Elvensongs

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Zine
Title: Elvensongs
Publisher: The Nut Hatch
Editor:
Author(s): Jane of Australia
Cover Artist(s):
Illustrator(s):
Date(s): 1992-1993, then as a combined volume in 2000 or so
Series?: yes
Medium: print
Size:
Genre: slash
Fandom: The Professionals
Language: English
External Links:
a 1992 flyer
Click here for related articles on Fanlore.

Elvensongs are two slash Elf AU novels by Jane of Australia.

They were originally available as two separate zines, but in 2000 combined into a single volume (400 pp - about 500,000 words):

ELVENSONGS Parts 1 & 2 (bound together: no longer available as separate segments ... with apologies!)

Continuing the epic saga of the Syrae clan of the Kith, by Jane

This epic-sized novel is so large, it was set in reduced type and still ran well over 400pp! In fact, we thought it was so large, ELVENSONGS was originally divided into Parts 1 and 2, and produced as two separate books, about six months apart. [1]

For more on this series, see The Hunting Universe.

Issue 1

Elvensongs 1 was published in November 1992 and contains 372 pages (some flyers say 270 pages) — numbered: 1584-1815. A flyer also refers to it as "Book V."

It was illustrated by JJ, Baravan, and Suzan Lovett.

cover of issue #1
another version, a photocopied one, of the cover of issue #1
the first page of the story
frontispiece from issue #1, "Elven Summer" (sometimes referred to as "The Swing") by Suzan Lovett
The original art by Suzan Lovett that was used in this zine.[2]
From a 1992 flyer printed in Flood Tide, as well as online:

This epic-sized novel begins with the end of CLAN OF THE WHITE FOX. Raven and Bodie are home following their mid-adventures in the wild northcountry above Morhod. Raven must learn to manage his new-found abilities, and Amber is an exemplary teacher. But scenes of strife at the Ziff silver diggings take Amber, Bodie and Raven back to the ice-bound north, where the Zeganae are in trouble. Summing brings Dominic and Roan up the Avalon River, and with them, a Phaedri woman, who has brought a boy to Morhod...but the journey to Osiri, which should have been a holiday, becomes a calamity for Kevin, Raphael and Feyleen.

For Sorrel, it is a wonderful time, as he becomes Syare. Ephre and Liar are times for celebration and festivity, before a human arrives on the Syrae estate, bringing with him a concept which could change the entire future of humans and elves alike...and hell itself almost breaks loose as a consequence.

Meanwhile, Amber is working in Arran, a place where Raven also has begun to tread, with care, on occasion. Even Amber walks there with caution, for the dangers are enormous. And this time he is 'caught.' When he fails to wake, and seems to have been lost between the worlds, Raven attempts to help him; and so begins an Arran adventure in the for future of Morhod -- a world that has become bleak and frightening.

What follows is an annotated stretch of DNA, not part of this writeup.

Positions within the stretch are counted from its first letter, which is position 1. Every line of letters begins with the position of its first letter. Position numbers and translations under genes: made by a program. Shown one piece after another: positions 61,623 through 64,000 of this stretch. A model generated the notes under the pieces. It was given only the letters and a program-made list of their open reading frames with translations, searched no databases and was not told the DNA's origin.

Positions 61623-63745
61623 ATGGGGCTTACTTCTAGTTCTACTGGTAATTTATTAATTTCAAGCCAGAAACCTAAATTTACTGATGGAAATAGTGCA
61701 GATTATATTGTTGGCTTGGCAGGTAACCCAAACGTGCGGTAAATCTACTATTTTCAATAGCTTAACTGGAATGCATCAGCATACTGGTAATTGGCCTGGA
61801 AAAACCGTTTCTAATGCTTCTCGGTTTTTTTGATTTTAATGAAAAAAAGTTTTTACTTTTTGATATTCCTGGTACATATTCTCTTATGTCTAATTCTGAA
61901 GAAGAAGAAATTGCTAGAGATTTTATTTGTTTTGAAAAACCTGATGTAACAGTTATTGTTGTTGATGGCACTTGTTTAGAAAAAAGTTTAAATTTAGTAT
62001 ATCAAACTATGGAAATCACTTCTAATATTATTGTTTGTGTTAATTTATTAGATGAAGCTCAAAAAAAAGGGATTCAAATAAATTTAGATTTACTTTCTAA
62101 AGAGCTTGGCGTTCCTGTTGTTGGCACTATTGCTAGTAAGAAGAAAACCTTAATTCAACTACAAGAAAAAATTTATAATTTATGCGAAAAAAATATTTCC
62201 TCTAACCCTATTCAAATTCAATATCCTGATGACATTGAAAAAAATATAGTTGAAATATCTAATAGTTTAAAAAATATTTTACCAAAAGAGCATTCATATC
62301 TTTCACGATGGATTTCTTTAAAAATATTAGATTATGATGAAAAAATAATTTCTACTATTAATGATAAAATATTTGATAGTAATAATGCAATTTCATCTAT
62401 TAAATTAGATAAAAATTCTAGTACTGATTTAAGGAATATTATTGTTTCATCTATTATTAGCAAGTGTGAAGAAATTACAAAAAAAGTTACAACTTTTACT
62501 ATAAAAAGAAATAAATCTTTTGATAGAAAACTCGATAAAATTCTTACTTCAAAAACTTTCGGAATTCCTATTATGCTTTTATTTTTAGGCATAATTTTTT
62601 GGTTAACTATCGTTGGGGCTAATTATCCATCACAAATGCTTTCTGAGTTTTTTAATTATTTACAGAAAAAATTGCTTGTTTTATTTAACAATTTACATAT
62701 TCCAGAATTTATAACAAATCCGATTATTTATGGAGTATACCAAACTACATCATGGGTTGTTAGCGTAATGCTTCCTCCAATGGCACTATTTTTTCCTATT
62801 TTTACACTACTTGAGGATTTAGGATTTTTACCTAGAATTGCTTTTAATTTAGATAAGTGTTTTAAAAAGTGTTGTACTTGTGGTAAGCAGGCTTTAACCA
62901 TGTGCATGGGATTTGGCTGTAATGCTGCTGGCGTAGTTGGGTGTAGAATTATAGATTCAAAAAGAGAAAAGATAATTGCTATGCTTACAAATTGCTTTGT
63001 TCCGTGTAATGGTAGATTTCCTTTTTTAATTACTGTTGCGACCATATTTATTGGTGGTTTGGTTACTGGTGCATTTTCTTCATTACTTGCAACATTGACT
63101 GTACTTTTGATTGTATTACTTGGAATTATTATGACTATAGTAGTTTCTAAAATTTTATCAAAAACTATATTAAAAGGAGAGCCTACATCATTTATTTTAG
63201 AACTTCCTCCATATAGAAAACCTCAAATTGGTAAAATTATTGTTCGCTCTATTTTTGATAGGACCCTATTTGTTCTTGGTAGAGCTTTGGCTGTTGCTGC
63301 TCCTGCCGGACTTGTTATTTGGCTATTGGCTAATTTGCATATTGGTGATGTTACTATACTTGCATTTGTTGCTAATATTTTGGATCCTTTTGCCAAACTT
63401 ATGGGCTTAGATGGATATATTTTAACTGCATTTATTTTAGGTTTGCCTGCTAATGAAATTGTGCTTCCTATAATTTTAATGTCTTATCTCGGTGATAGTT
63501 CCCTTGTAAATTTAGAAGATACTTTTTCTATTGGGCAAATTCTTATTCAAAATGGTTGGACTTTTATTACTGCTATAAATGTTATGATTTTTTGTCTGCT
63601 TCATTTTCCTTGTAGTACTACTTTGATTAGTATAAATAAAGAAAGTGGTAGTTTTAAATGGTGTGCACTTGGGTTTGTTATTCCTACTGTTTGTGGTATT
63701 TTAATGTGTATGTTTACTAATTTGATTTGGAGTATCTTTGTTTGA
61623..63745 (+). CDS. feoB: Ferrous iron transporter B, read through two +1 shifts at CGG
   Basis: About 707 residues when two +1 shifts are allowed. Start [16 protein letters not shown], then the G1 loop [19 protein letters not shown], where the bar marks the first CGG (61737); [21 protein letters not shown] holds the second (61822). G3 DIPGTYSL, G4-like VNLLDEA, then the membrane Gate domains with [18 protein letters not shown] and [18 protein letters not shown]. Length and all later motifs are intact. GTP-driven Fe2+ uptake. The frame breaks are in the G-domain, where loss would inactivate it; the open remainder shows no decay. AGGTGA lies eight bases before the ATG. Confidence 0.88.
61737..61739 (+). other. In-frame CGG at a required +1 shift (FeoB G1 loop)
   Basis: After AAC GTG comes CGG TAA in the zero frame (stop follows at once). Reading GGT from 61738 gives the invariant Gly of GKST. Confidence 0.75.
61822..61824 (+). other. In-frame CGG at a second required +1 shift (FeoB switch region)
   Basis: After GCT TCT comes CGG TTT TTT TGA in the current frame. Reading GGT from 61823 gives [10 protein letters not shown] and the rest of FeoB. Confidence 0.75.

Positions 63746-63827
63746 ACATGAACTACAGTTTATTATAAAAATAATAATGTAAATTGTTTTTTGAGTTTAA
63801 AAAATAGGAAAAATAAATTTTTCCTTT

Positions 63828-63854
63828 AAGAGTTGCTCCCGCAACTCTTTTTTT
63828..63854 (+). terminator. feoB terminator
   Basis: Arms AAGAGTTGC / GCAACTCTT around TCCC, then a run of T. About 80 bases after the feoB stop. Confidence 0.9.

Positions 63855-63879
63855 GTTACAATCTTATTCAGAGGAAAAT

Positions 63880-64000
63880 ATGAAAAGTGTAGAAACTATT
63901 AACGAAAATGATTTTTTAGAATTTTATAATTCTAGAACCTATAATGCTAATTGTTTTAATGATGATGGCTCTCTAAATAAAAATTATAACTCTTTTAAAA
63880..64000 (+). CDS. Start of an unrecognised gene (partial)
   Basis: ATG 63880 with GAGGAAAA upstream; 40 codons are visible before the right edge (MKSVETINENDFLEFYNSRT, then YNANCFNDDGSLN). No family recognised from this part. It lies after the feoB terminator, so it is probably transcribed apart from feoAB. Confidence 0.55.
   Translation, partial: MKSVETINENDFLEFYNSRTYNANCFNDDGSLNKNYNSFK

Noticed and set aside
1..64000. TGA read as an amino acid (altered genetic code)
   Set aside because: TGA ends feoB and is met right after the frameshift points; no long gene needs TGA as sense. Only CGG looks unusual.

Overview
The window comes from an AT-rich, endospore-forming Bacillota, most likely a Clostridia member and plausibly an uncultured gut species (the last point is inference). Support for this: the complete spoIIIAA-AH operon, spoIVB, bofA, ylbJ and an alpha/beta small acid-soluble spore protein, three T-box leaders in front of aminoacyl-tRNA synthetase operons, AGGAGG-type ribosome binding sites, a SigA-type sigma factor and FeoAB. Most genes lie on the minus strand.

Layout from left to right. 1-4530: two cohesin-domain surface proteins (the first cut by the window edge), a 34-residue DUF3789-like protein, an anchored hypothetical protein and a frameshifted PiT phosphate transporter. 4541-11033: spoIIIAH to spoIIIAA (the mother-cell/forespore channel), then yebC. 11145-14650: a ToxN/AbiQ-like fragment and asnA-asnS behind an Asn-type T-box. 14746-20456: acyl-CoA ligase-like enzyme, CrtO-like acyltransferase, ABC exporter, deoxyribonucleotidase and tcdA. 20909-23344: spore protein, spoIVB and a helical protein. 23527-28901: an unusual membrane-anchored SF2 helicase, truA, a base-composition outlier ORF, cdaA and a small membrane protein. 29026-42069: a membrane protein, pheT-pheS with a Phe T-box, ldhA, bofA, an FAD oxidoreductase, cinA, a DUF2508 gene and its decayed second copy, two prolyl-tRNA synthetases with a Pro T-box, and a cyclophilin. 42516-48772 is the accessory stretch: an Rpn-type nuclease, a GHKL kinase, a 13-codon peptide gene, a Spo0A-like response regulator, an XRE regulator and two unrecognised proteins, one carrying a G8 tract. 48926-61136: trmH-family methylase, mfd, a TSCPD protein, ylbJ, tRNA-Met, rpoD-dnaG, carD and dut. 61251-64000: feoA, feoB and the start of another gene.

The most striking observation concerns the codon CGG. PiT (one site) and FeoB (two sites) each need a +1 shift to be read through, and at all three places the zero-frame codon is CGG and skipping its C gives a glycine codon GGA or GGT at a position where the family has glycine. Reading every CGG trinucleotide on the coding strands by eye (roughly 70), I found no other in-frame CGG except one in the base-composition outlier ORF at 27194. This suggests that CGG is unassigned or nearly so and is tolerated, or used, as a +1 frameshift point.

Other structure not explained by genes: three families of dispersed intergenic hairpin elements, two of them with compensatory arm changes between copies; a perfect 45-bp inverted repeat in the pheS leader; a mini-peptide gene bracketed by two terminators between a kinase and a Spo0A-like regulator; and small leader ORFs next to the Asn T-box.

Continuing straight on from Book IV, this enormous novel picks up the threads of the story of Raven and Bodie without a break. All the old characters return, and new ones will be met, in familiar locations, and startlingly new ones. [3]
From the editorial:

To coin a phrase, 'welcome back to Morhod,' after an absence of two long years!

This book is a total departure from Clan of the White Fox, though the story begins just a matter of hours after the end of Clan. The best introduction to this piece is to take another look, however quick, at the last one.. .and then to let this story set its own style and pace, because it is, deliberately, extremely different.

To begin with, as the title might suggest, this is not a thriller. I had no desire to write another story filled with 'pace, tension, mystery and intrigue.' Perhaps I've written too many of those plots lately, but simply as a writer I was hungry for a change of pace, desperate for my characters to stop running and fighting, if only for the space of one story!

Also, as I read through both Fair Blows The Wind and Clan in order to get a sense of continuity for this episode, I realised the enormous amount of stress and anxiety I've put these poor characters through in a short (to them!) space of time. Examine the chronology...if they're not having complete nervous breakdowns by now, it would be a miracle. So, a change of pace.

This one is a portrait of a family, a place and a time. Parts of it are pretty tense; other parts are amusing, and some are sentimental, even sad. Life's like that. I didn't miod when someone (Barb?) described yet other parts of this book as 'a sumptuous cross between Lord Of The Rings and Days Of Our Lives." In fact, I think I was pleased and flattered: it was a pretty good trick to pull that off!

At any rate, Like most of fiction's 'great family sagas,' between these covers the characters and their relationships with one another come first; their triumphs and troubles at home and in business come second; action (all that running and fighting) comes third or last. If you were hoping for a pace and tension, I apologise right here, because you'll not get too much of that. But if you were hoping for luxurious development of people and their feelings, with a lovely, passionate, sexy, often amusing narrative, after the stress and strain of Clan, then -- I think I can promise you a nice read.